Women lie a lot. In particular they lie about politics and clothes. But while it is no big deal if your best friend tells you she supports Barack Obama for his superior politics when you know it is because he looks elegant, powerful and presidential, it's much more serious when she tells you that you look gorgeous in a dress that resembles like a tent.
So you think I'm too tough on my sisters? Pollsters say women gave Obama a big bounce following last week's joust with John McCain in Nashville. Think it was because of his policies? Get real. It was because they loved his looks and insouciance and were troubled by the breathless, diminutive marionette McCain.
But then women have always been strong on the politics of personality. Sometimes this is reprehensible -- remember Unity Mitford's crush on Hitler? -- but mostly it's realistic. Women rightly recognise that personality is primary -- which is why they wanted Clinton, Blair and Ahern.
As we see from those Three Amigos, when women lie about preferring policies to personality, it doesn't do any damage because the people they pick for personality reasons are usually the right people. But when lying about what I look like in a dress, they do dreadful damage.
Because, going back to when I was six, no other woman has ever been able to judge when something looks good on me. Or if she did, she lied about it. Let me give you two recent examples from my own vast store of bad experiences.
Two weeks ago, I attended my 10-year school reunion. I chose safe with a playful twist: a demure Roland Mouret-esque black dress cheered up by a ruby-red patent croc belt and vertiginous bordello-burgundy patent heels. All night, men told me I looked swell, while women stared in reptilian silence.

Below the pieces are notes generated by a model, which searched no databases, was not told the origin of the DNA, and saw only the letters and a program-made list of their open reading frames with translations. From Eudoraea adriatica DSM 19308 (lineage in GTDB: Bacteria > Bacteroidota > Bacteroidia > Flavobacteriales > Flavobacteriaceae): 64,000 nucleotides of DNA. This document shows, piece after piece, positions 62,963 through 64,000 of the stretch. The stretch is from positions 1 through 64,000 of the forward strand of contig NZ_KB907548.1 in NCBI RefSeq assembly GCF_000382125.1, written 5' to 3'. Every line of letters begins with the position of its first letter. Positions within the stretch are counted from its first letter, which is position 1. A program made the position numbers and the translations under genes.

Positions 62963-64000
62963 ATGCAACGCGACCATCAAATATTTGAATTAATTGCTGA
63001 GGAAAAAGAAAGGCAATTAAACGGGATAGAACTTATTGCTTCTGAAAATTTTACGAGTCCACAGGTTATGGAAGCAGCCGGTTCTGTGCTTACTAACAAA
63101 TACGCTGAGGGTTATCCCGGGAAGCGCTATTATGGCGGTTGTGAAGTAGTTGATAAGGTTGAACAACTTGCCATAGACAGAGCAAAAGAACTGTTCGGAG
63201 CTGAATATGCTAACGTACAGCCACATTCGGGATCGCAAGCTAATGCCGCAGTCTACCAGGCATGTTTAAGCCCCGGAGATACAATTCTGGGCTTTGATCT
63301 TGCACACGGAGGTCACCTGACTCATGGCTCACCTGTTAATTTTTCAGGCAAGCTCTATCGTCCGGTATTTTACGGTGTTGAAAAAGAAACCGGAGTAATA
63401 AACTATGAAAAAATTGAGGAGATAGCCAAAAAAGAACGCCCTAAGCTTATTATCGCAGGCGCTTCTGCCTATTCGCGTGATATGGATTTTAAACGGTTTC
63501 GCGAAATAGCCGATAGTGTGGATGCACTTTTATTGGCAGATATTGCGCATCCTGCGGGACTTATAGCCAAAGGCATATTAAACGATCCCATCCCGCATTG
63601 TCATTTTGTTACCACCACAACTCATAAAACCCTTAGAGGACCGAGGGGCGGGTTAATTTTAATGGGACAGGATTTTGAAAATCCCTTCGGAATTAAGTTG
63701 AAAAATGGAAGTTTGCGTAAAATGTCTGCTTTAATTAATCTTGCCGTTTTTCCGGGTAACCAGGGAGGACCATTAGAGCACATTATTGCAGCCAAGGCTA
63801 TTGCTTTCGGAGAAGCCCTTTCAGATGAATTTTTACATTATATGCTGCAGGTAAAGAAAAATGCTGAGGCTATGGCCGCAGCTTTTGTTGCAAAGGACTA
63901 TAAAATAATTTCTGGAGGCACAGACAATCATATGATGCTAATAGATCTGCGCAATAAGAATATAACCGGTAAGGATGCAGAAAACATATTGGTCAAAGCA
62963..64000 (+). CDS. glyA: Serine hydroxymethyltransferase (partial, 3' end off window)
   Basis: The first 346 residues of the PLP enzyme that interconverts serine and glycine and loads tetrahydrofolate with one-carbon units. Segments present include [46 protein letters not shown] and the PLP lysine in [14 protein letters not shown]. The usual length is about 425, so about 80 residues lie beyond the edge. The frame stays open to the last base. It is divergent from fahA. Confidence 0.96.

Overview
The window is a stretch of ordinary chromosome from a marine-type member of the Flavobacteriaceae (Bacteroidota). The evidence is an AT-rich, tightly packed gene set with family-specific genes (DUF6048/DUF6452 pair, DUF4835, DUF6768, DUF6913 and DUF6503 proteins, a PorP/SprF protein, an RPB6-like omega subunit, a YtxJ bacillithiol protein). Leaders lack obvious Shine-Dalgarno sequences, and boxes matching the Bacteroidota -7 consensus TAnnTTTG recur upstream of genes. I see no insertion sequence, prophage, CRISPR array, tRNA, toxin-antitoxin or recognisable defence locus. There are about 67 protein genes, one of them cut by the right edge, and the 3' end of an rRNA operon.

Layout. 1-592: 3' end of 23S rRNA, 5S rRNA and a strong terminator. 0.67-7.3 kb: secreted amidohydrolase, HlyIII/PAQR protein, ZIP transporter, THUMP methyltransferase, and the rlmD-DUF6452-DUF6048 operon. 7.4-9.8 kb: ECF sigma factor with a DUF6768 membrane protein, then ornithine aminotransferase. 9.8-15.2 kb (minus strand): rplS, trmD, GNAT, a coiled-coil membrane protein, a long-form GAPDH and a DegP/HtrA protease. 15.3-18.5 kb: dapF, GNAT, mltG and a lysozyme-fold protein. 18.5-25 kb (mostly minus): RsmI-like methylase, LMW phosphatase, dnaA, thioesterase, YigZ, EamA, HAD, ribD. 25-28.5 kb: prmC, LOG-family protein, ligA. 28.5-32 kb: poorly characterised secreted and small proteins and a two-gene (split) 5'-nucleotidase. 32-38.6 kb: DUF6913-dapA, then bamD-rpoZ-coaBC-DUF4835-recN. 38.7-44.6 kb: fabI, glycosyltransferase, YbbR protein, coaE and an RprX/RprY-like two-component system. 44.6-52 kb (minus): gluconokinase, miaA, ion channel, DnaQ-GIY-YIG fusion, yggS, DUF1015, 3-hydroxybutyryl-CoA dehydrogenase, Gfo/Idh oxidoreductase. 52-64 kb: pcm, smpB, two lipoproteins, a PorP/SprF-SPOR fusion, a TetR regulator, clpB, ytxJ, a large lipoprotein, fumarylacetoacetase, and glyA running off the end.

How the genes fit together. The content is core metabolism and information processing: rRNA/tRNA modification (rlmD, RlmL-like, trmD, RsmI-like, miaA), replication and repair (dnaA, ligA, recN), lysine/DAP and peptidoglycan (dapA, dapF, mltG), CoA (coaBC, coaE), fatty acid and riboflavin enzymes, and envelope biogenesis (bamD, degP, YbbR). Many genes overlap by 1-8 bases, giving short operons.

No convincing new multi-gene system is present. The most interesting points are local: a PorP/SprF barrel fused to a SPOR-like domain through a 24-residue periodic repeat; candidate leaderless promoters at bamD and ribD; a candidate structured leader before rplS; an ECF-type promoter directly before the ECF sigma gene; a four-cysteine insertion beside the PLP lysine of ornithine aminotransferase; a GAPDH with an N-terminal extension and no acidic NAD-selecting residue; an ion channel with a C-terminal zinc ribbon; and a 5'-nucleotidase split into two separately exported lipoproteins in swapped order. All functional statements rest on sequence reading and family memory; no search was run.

Last week the exact inverse happened. Feeling avant-garde -- ie insane -- I went to a party wearing the current folksy fashion trend: a long gypsy skirt, paisley-print blouse, cream gilet (a suede sleeveless jacket with fur piping, which should be burned on sight) which basically added up to a barrel standing in brown fringe boots.
All night I felt fat, frumpy and uncomfortable -- and looked it. Did anyone alert me by asking whether I was going to live with the gypsies? No. Instead women were all over me like poison ivy telling me how great I looked and how gorgeous my lumpy gilet was. My male friends were horrified. That night I threw a Bonfire of the Carries: I burnt all the Carrie Bradshaw-inspired sartorial calamities from my wardrobe. Very Stephen King.
And it's not just me. In a boutique last week I noticed a conspiracy of women hovering outside a fitting room door. Suddenly, I heard a trill of "you look stunning!" The object of their appreciation -- a pumpkin-shaped young woman -- tentatively emerged sinking in a sea of diaphanous, Mediterranean blue silk. More sea monster than little mermaid.
We all know the old adage that women dress for other women. More fool them. Because the only sound clothes advice a woman will ever get is from her boyfriend or husband. Why? Because they have a vested interest in you looking good whereas some of you are their only vested interest.
That's why I urge women to approach this month's Carrie-tribute collection by Sex and the City stylist Patricia Field for Marks & Spencer with caution. Because you have to ask why M&S -- bastion of sleek, chic, understated style -- would belatedly embrace fussy, decadent, fast-fashion Carrie when everyone is moving towards recession chic; which means investing in shift dresses instead of smock dresses and stilettos instead of wedges.
But while we're waiting for M&S to get it right, we should make sure to take a man who loves us on shopping trips. He'd be honest enough to tell us when we look like Carrie and when we look like a carrier bag.